Jumping to conclusions from mere names-, however, is not a safe course, but in this instance the corroborating circumstances favour the notion that the localities derived their names from the animals which are known to have haunted them As an instance of the danger of drawing conclusions from mere names, it may be here stated that the Yusufzais reckon themselves true Afghans and call themselves Bani Israil Their name means "descendants- of Joseph," and their country abounds with Israelitish names such as are found in the Scriptures. In fact, by the hasty enquirer, their claims would be at once admitted, and their country be considered a second Palestine, for in support of the belief there is the lull Peor (Pehor), the mount Moriah (Morah), the peaks of Ilam and Dumah, the valley of Sodom (Sudhum), the stream of the Gadarenes (Gadhar), the plain of Galilee (Jalala), etc , for places; whilst for tribes there are the Amazites (Amazai), the Moabites (Muhibwal), the Hittites (Hotiwal), etc.

After this it appears the Yusufzais increased considerably in population, and brought wide tracts of the wilderness under cultivation, but still not to such an extent as to effect any marked change in the general desolate aspect of the country. This was partly owing to their village feuds and fights for the fair division of the pasture lands, and partly to their wars with another people, who, like themselves, had recently emigrated from their native country further west, and settled in the territory adjoining that of the Yusufzais, but on the south side of the Kabul river. The name of this tribe was Khattak, and though they were Pukhtana, or Pathan, they were not Afghan. They will be treated of separately later on Here it may be stated that in their contests with the Yusufzai they were by no means unsuccessful, for they managed to possess themselves of two most important strategic positions in the Yusufzai country, which they hold to the present day In order to put a stop to the cattle-lifting forays of the Yusufzais, from which it appears they suffered great loss, they crossed the Kabul river, and possessed themselves of the belt of land on its north bank from the point of junction of the Swat with the Kabul river to that of the latter with the Indus at Attock But this position did not protect them from the constant forays of the Yusufzais, especially of their raiding parties from Swat and Buner. The Khattaks were consequently forced to adopt measures to protect themselves from this source of annoyance and danger. They pushed a military colony straight across the plain, and taking up a position which commanded the approach to Swat on one side, and to Buner on the other, there firmly established themselves. This spot is now called Jamalgarhi, and lies at the base of the Pajah hill. It is still in the possession of the descendants of the original colonists.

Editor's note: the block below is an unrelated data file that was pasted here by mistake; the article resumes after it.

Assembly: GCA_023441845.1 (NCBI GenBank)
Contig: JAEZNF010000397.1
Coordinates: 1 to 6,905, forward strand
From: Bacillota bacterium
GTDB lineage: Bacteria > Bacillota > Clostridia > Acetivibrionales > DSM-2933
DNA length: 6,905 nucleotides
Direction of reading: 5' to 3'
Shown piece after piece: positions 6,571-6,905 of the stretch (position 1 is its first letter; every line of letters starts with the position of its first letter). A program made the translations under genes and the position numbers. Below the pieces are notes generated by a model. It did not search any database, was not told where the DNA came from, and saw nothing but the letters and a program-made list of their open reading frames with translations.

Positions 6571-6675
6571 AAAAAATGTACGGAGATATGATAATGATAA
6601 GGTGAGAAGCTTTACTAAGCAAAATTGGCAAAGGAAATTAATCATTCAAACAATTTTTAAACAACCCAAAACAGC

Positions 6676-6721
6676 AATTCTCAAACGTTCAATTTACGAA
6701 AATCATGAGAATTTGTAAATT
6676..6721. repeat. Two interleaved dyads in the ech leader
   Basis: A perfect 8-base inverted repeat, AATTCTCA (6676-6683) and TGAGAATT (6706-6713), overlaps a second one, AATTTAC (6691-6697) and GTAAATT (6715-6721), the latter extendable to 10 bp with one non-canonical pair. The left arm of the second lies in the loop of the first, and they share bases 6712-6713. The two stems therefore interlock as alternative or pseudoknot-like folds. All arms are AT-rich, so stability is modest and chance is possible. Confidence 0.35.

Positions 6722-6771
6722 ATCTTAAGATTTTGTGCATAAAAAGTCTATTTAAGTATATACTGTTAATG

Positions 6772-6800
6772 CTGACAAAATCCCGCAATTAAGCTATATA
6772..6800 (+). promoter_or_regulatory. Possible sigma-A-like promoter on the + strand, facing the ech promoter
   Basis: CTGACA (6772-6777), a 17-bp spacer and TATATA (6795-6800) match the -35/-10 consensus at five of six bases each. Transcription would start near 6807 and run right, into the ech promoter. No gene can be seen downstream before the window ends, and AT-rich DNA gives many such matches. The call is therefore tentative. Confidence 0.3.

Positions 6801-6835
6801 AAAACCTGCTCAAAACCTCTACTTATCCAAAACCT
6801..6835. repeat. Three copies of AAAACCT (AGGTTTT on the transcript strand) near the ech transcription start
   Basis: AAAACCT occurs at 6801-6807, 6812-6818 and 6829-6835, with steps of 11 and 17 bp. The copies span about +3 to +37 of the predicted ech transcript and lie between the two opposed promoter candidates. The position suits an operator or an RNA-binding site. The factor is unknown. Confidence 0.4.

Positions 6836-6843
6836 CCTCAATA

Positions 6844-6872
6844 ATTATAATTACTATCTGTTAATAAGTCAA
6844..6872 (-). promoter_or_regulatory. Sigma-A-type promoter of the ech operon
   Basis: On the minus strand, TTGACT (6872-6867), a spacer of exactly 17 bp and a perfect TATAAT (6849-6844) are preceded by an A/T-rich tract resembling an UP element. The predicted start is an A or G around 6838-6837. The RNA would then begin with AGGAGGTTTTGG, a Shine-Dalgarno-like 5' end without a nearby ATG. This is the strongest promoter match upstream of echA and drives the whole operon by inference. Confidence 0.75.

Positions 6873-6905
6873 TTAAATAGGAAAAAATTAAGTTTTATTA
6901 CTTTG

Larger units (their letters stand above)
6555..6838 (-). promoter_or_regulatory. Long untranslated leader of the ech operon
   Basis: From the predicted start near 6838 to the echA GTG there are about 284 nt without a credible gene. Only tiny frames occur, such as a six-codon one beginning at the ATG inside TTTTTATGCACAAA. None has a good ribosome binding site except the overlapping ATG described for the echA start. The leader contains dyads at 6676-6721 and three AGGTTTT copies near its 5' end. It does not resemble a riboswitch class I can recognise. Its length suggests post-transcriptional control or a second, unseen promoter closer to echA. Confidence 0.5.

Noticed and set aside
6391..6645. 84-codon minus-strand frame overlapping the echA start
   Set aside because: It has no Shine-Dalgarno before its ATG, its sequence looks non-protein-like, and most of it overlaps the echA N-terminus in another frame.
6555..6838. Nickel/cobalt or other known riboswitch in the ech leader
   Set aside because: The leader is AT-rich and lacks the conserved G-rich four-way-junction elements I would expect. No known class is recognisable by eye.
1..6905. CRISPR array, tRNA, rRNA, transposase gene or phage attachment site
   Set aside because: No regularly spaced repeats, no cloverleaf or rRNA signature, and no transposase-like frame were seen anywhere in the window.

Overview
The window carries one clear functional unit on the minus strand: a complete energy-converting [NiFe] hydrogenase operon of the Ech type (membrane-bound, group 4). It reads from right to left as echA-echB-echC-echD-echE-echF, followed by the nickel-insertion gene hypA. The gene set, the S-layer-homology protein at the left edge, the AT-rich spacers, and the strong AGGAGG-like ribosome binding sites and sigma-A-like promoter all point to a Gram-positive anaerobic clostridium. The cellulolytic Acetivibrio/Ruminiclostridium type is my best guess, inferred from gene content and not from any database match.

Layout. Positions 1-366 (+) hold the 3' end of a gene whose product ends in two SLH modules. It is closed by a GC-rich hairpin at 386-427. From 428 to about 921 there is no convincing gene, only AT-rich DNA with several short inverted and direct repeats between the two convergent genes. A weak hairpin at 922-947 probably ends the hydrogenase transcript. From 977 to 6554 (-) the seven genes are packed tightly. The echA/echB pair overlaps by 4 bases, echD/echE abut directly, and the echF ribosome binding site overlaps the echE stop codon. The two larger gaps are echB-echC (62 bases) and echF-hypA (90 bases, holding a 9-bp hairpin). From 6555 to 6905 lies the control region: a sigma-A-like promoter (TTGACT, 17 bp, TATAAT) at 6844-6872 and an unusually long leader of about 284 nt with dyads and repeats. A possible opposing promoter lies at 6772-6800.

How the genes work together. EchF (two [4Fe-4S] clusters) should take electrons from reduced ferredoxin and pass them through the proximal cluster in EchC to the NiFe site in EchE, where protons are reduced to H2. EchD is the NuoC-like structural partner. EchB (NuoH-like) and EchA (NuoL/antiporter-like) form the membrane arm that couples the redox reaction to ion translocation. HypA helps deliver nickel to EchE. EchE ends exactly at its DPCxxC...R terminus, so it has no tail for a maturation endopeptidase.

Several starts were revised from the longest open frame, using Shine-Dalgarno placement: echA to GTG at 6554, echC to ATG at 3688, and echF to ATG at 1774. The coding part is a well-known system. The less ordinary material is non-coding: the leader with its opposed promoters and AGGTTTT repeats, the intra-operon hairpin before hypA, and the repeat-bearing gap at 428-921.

We need not here follow the history of the Yusufzais during the reigns of the successive Mughal Emperors, nor need we waste time in the relation of their home feuds and wars, nor of their stubborn opposition to the conquering Sikhs. It will be enough for our purpose to close this account of them by a brief notice of their present condition. The arid wastes and the turbulent people we took over from the Sikhs on the conquest of the Panjab in 1849, are now, after a brief thirty years of British rule, no longer the same, either in the aspect of the country or in the condition of the people The wide plain which was formerly traversed by uncertain tracks is now crossed in all directions by good roads The cattle-guards, armed to the teeth with an odd variety of weapons, who used formerly to take post on the numerous mounds of the ancient Budhist topes and tumuli, and from their tops scan the wide expanse on all sides against the raider and robber, are now no longer known, and their place is taken by boys whose only weapon is a club or an ox-goad The plain which was formerly mostly wilderness and uninhabited, is now dotted over with prosperous village communities, and cultivation has spread to such an extent that the cattle are hard put to for pasture in some localities. Lastly, the fanatic and turbulent Yusufzai of thirty years ago, though still fanatical, is a very altered man from his unreclaimed and independent brother in the hill parts of the country. He is now by no means the restless and troublesome fellow he was in his poverty and ignorance of only twelve or fifteen years ago. He is now grown wealthy, luxurious, and as loyal to the British Government, under whose beneficent rule he has acquired these persoual advantages and blessings, as any other people in India.